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One House, One House, 0803213204, 0-8032-1320-4, 978-0-8032-1320-3, 9780803213203, Charlyne Berens, , One House, 0803262337, 0-8032-6233-7, 978-0-8032-6233-1, 9780803262331, Charlyne Berens, , One House, 0803204841, 0-8032-0484-1, 978-0-8032-0484-3, 9780803204843, Charlyne Berens

One House
The Unicameral's Progressive Vision for Nebraska
Charlyne Berens

hardcover
2005. 231 pp.
Illus.
978-0-8032-1320-3
$45.00 s
Out of Print
 
paperback
2005. 231 pp.
Illus.
978-0-8032-6233-1
$25.95 s
 

When Nebraskans voted to trade in their bicameral, partisan legislature for a one-house, nonpartisan body in 1934, it was a revolutionary decision. The people of the state listened to George Norris, their U.S. senator, when he argued that the new institution would be more open, more efficient, more responsible, and more responsive to the people it was meant to serve. An ardent progressive, Norris convinced his fellow Nebraskans that a nonpartisan unicameral would take power from the elites and return it to “the people.” One House examines the magnetic and driven personalities at work behind the unicameral’s creation and chronicles the lawmakers’ struggles to remain true to the populist, progressive vision of its founders and the people of Nebraska.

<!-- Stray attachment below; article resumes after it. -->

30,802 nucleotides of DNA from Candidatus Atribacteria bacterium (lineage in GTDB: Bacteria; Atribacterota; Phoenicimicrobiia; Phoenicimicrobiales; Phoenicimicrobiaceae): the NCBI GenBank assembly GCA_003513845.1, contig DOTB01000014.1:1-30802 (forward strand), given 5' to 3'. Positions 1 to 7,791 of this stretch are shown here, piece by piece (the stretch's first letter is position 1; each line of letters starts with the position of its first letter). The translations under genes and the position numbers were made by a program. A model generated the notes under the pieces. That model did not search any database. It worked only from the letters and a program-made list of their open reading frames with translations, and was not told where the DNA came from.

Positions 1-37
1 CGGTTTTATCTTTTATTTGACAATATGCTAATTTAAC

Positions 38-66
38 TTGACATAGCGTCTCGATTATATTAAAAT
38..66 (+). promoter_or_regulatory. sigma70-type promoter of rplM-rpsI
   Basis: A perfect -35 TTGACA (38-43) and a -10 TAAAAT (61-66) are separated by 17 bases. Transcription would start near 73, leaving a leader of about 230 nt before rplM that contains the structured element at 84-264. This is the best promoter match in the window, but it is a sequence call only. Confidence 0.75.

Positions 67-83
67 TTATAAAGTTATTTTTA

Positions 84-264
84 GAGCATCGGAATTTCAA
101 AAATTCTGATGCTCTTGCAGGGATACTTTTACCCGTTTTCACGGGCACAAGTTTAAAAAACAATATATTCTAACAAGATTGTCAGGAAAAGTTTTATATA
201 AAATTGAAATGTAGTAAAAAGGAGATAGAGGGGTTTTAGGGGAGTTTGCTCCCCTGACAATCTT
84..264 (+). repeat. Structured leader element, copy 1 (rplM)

Using historical research, surveys of Nebraskans and of current and former state senators, as well as in-depth interviews with senators and legislative observers, Charlyne Berens examines whether the promises that Norris and his fellow unicameral promoters made have held up over the years. Garnering a great deal of support and some criticism from the citizens of Nebraska, the one-house legislature remains a unique experiment in American democracy as well as a powerful symbol of Nebraskans' identity.

Charlyne Berens is an associate professor of journalism and mass communications at the University of Nebraska–Lincoln. She is the author of Power to the People: Social Choice and the Populist/Progressive Ideal and Leaving Your Mark: The Political Career of Nebraska State Senator Jerome Warner.

"The book does make a valuable contribution that recommends it to those interested in the history and development of Nebraska's nonpartisan Unicameral. Berens succeeds in showing where the Unicameral has lived up to its promise and where it has fallen short."—James B. Johnson, Great Plains Research

“Berens writes in a relaxed style that is informative without being too technical. . . . Using surveys and interviews of current Nebraska state senators, Berens examines various aspects of unicameralism today—such as the power of lobbyists, the openness of decision making, the anticipated effects of term limits, and the influence of political party in the officially non-partisan legislature.”—Nebraska Life

"As good a single volume work on this niche subject as can be found. . . . Readership should be intense within the prime immediate audience—state senators past and present, lobbyists past and present, political science types in or out of the academe. Yet this documentary and analysis also would be a valuable examination for Nebraskans generally. . . . Berens invested substantial effort researching her subject, via interviews and the published record."—Lincoln Journal Star


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